Monthly Archives: March 2014

Setting up for chickens

It’s spring and time to get busy on the flock of chickens. Is it time to start your first flock of layers? Or maybe some of your older hens need to be retired and replaced. Homesteader’s Supply has the equipment you need to get going or add to your equipment.

chick daysThe Small-Scale Poultry Flock


A little time spent reading before bringing your chicks or chickens home can save you some heartache and back break. We have books you’ll find to be helpful whether you’re just beginning or have been raising poultry for years. You’ll find all of them listed here.

Superbowl bucket feeder for poultry

Holds 50 lbs of food

The Superbowl bucket feeder holds up to 50 pounds of food, decreasing trips to the coop with more food. It’s easy to fill and can be hung up or placed on a base to discourage hens from scratching their food onto the floor.

Poultry can make a mess of their water quickly by stepping in it and throwing dirt in when they dust bathe and scratch. Suspend a bucket fitted with Poultry Nipples. There’s no pan needed because it doesn’t drip. It’s also excellent for ducklings that are prone to getting soaking wet (the way ducks do…) and cold.

Poultry Nipples

EZ-fit Chicken Coop 5ft X 8ft

EZ-fit Chicken Coop 5ft X 8ft

The EZ-fit Chicken coop will provide a safe, secure place for your poultry. It’s available in three sizes. Shipping is free to the lower 48 states!

The optional skids make moving your hen house to fresh grass easier. The skids don’t get stuck in ruts as easily as a tire will. They’re also a good way to keep the coop off off the ground. Hens bring mud into the coop on their feet. A ramp helps remove some of the mud, helping to keep not just the coop but the eggs cleaner.

The nest boxes are located on the outside of the coop for easy pick up and nest box cleaning. Other features include:

  • Chicken Door & Ramp
  • Inside Roost
  • Predator-resistant Wire Mesh
  • Man Door
  • Window(s)
  • Standard window color is white
  • 25-Year 3-Tab Shingles
Egg basket

Egg basket

Our egg basket is coated with plastic to help keep it clean, and make the clean up it will eventually need easier.

Dimensions: 14″ top diameter x 9″H x 10″ bottom diameter.

You can see our entire line of poultry supplies on our website.

Homestead Happening: Seedlings

Something’s always happening on a homestead. Homesteader’s Supply wants to share your life. No homestead is too big or small to share what’s happening with us. Let’s make this a Friday tradition.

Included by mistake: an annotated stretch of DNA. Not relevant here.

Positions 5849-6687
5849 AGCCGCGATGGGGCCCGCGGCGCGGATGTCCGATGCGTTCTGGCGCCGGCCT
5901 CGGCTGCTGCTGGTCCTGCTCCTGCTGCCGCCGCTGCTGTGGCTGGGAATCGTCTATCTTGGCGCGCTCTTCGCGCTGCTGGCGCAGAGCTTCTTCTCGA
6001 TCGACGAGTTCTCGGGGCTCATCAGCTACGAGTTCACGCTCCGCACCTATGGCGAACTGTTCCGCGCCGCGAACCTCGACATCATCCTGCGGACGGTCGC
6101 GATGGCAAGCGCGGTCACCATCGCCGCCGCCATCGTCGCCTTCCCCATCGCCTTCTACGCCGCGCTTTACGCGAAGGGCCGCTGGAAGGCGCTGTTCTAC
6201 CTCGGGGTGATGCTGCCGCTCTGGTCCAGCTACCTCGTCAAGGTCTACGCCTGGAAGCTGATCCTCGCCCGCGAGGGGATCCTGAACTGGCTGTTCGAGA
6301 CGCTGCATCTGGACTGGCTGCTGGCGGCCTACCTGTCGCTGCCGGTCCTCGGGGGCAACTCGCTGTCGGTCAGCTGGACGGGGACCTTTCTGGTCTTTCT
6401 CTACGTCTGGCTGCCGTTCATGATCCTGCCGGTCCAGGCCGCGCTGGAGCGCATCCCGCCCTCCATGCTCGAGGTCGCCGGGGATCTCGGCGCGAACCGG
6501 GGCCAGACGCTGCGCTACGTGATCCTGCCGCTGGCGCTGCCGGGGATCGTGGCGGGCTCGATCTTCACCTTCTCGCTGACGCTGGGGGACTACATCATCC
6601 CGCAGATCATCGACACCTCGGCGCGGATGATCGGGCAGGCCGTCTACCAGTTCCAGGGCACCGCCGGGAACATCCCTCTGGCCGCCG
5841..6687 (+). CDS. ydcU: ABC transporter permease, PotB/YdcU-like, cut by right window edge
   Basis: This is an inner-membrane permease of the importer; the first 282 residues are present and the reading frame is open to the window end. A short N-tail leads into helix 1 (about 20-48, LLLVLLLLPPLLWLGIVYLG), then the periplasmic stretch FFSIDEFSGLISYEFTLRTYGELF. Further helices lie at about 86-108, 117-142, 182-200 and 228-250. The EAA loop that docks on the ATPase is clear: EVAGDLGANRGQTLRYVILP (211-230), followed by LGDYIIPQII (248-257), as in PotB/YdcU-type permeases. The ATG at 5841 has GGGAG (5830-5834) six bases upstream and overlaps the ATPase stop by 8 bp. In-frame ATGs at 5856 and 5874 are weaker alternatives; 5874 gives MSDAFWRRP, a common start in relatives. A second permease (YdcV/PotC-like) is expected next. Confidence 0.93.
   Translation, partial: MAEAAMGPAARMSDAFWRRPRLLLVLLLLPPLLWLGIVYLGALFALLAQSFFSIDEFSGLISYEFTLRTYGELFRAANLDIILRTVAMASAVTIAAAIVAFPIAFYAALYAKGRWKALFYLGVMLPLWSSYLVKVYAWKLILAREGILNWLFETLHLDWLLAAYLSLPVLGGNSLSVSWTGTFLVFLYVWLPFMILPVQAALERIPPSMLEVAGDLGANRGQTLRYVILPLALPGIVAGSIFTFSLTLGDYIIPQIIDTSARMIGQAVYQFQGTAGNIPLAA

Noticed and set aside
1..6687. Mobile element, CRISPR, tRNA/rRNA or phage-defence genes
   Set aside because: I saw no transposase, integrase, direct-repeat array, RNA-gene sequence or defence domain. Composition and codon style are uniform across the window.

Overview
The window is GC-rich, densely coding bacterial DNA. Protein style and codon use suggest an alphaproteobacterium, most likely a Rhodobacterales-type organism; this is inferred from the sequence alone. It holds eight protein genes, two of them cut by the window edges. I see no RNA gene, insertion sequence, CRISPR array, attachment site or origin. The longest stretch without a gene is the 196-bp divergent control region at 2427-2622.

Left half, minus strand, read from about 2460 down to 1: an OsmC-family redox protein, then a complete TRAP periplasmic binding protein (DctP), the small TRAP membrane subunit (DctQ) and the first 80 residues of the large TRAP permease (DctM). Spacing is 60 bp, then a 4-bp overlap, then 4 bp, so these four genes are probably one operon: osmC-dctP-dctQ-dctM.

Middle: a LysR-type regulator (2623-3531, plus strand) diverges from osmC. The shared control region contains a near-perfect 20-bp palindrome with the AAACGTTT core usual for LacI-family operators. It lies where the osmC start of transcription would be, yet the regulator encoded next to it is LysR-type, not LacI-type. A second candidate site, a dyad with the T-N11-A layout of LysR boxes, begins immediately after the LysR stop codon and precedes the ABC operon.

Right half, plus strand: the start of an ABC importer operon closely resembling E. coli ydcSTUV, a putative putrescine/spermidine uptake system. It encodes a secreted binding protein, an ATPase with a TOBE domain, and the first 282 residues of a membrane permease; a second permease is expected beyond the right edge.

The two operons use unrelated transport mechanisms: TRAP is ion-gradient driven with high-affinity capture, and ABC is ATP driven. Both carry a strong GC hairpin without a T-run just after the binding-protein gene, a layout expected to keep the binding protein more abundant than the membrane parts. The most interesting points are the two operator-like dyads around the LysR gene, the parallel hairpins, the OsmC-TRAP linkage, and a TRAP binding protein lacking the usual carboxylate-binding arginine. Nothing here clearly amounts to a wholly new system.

Share a photo on your blog of something that happened on your homestead this week. Copy this into the top of the blog to join in. Leave a link to your blog in the comments below and we’ll visit to see your Homestead Happening.

Tomato seedlings under the grow lights.

Tomato seedlings under the grow lights.

Getting Started with Container Gardening

Our food supply becomes a little less stable and more expensive each day because of drought and flooding, transportation costs and world issues. Everyone can grow at least a little bit of their own food. It’s simple to do, doesn’t cost a lot of money, takes little time, and can take up little space. Let’s get started.

Containers can be small clay pots, large wooden planters, plastic saved from your kitchen, and everything in between. Short term, we like to start with recycled containers. Any plastic container you can poke drainage holes in should work.

Container Gardening, salad container

Salad container used for leaf lettuce.

This is a container from mixed greens purchased in the grocery store. A few inches of seed starting medium mixed with a cup of worm castings is all it takes to support this cut-and-come-again salad mix. Notice the tomato seedling in the left corner? It will be transplanted into its own pot.

Container Gardening, Coral Shell Pea

Coral Shell Pea

This is a Coral shell pea. It’s a small plant that with vines only two feet long, perfect for a six inch clay pot. It will stand up straight until it’s seven or eight inches tall then lean over and hang over the edge. Choose a short vine variety for small containers.

Do you have extra coffee mugs cluttering your cupboard? As long as you avoid over watering or can drill a hole through the bottom they make great containers. This mug holds store bought celery. It will develop roots and continue to grow.

Container Gardening, Coffee Mug

This coffee mug holds celery.

Transplant seedlings into containers with the same guidelines as if you were planting them into the garden. Each plant must have enough room for its roots to spread. The container should be heavy enough with soil and plants to keep it from tipping over if you move it outside.

Look in your seed catalogs for a note or other indication marking varieties suitable for containers. It’s become such a popular way to grow vegetables now that many companies point these out to us. These are some of our favorites:

  • Cucumber – Salad Bush, Space Master. Two plants per one gallon container. Look for words like Bush and Space in their name.
  • Bush Beans – Tendercrop, Derby. Three plants per one gallon container.
  • Tomatoes – Determinate varieties stop growing when they reach their maximum height. A five gallon container will hold one tomato plant. Super Bush is an excellent choice. It maxes out at three feet tall, is very frost hardy, and has three inch tomatoes. The stem is dense and keeps the plant upright with little or no staking. Tomatoes love the additional warmth containers offer.